A digital delay is gladly used when cutting a lacquer disc because tape machines with an analogue delay have become quite rare and are therefore expensive. When cutting the lacquer, the audio signal is delayed by one LP revolution against the signal, which controls the cutter head, and for this a digital delay is very often employed. Of course, the resultant sound signal is completely digital and thus only as good as this delay.
We should like to emphasize that Pure Pleasure Records on principle only uses the original master tape as the basis for the entirely analogue cutting of lacquer discs. In addition, the pressing tool is newly manufactured as a matter of principle. We only employ existing tools for manufacturing if an improved result is not forthcoming, e.g. the title Elvis Is Back, which was mastered by Steve Hoffman and Kevin Gray, or several titles from our Philips Classics series, which in any case Willem Makkee cut from the original masters at the Emil Berliner Studios in the 90s. It goes without saying that we only used the mother and that new tools were made for our production. To put it in a nutshell: we can ensure you that our releases are free from any kind of digital effects and that the lacquer discs are newly cut.
There really is nothing quite like it. It’s the touch, the feel, you have to stop and stare, the cover, the real thing, even the smell.
Its tangible, you can feel it, see it, study it, muse/dream over it, it’s real, someone has spent hours and hours over its construction and presentation. Pure Pleasure Records is just that, Pure Pleasure and that is what it has set out to be.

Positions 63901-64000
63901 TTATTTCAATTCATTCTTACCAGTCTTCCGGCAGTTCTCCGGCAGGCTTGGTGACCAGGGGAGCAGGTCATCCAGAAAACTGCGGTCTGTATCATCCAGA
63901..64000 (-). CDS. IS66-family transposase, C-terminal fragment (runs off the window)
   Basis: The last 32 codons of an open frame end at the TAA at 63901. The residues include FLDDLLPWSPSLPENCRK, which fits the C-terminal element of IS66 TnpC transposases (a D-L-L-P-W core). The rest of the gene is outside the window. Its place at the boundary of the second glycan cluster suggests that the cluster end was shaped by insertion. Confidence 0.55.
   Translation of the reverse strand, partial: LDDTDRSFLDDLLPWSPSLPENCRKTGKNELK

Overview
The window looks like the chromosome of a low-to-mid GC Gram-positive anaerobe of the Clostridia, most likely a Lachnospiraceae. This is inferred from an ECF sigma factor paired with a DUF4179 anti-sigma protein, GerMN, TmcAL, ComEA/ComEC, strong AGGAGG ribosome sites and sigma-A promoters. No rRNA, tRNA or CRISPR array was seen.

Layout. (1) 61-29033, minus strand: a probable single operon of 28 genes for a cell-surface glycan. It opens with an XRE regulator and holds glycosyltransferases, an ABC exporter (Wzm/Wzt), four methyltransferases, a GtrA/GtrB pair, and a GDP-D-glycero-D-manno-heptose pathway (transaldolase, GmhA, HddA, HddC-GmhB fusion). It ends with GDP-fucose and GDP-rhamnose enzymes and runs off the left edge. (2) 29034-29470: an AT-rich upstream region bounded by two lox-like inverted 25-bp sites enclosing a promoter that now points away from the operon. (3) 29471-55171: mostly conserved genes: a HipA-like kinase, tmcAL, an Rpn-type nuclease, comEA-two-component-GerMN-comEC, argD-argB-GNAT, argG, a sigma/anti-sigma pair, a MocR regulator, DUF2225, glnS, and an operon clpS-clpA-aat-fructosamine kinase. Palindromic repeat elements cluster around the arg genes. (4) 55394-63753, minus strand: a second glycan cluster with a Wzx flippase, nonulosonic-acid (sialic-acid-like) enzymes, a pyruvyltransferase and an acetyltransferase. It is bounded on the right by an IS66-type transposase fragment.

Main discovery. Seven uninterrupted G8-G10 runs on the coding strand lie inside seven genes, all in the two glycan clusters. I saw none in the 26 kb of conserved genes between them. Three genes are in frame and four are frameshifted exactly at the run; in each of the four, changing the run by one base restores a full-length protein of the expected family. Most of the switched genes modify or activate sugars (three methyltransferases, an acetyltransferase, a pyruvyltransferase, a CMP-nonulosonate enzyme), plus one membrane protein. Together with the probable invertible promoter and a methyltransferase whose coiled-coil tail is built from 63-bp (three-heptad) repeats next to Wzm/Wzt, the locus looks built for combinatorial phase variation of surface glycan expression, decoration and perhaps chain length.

The music and the physical record. Something to keep, treasure, admire and above all enjoy.Of course with vinyl it’s not just a record, it’s the cover, the sleeve notes, you are holding a unique package, produced by craftsmen.
Pure Pleasure Records bring you vinyl albums of quality Jazz - Blues - R+B - Soul - Funk, remastered by some of the best engineers in the world and pressed on 180 gram audiophile vinyl at what is probably the best pressing plant in Europe
Pure Analogue Audiophile Mastering - Plated and Pressed at Pallas in Germany on 180 Gram Virgin Vnyl - Released in Limited Quantities
60 Years Pallas
Audiophile Vinyl - Made in Germany For over 60 years the family business in the third generation of the special personal service and quality "Made by Pallas" is known worldwide. Our custom PVC formulation produces consistently high pressing quality with the lowest surface noise in the industry. Our PVC complies with 2015 European environmental standards and does not contain toxic materials such as Lead, Cadmium or Toluene. Our vinyl is both audiophile and eco-grade!